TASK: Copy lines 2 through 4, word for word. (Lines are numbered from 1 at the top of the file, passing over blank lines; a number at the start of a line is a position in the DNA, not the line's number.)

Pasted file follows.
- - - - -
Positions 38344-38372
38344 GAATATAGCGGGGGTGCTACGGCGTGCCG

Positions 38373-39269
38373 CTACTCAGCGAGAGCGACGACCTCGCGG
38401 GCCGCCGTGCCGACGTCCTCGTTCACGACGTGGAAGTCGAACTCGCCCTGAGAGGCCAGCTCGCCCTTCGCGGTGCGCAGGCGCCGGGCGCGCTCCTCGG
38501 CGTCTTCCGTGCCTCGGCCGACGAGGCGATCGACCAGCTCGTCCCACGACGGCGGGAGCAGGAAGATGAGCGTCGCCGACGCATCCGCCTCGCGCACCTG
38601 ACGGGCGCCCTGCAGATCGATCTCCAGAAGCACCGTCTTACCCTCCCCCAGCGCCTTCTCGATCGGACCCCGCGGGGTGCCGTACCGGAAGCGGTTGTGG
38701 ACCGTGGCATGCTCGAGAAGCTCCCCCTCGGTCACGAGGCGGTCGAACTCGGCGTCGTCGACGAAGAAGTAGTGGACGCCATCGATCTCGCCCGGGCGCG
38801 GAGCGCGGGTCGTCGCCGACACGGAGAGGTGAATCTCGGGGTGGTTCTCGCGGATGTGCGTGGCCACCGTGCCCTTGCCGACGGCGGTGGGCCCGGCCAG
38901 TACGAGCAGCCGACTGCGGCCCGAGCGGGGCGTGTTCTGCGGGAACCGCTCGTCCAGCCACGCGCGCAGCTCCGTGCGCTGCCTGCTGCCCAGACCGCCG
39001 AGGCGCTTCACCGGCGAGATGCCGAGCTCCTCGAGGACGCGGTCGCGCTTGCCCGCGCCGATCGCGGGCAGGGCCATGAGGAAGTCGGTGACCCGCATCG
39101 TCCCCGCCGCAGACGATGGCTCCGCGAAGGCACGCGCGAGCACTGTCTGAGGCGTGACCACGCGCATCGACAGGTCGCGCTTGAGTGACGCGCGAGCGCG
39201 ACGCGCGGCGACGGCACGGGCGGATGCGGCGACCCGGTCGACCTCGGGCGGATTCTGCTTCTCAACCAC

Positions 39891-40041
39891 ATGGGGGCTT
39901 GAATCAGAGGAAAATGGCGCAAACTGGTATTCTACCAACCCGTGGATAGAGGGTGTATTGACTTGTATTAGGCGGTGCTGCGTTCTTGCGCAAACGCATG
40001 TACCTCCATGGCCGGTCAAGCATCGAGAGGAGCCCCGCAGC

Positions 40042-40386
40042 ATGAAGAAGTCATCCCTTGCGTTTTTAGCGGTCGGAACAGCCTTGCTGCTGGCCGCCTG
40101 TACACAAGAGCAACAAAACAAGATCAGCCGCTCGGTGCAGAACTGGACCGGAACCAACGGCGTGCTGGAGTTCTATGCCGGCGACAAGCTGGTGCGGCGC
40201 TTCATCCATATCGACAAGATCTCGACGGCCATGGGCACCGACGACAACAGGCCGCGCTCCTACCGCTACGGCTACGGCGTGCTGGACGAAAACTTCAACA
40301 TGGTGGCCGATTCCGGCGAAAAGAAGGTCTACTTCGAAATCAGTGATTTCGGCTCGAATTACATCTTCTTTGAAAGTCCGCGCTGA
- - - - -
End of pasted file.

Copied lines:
38344 GAATATAGCGGGGGTGCTACGGCGTGCCG

Positions 38373-39269
38373 CTACTCAGCGAGAGCGACGACCTCGCGG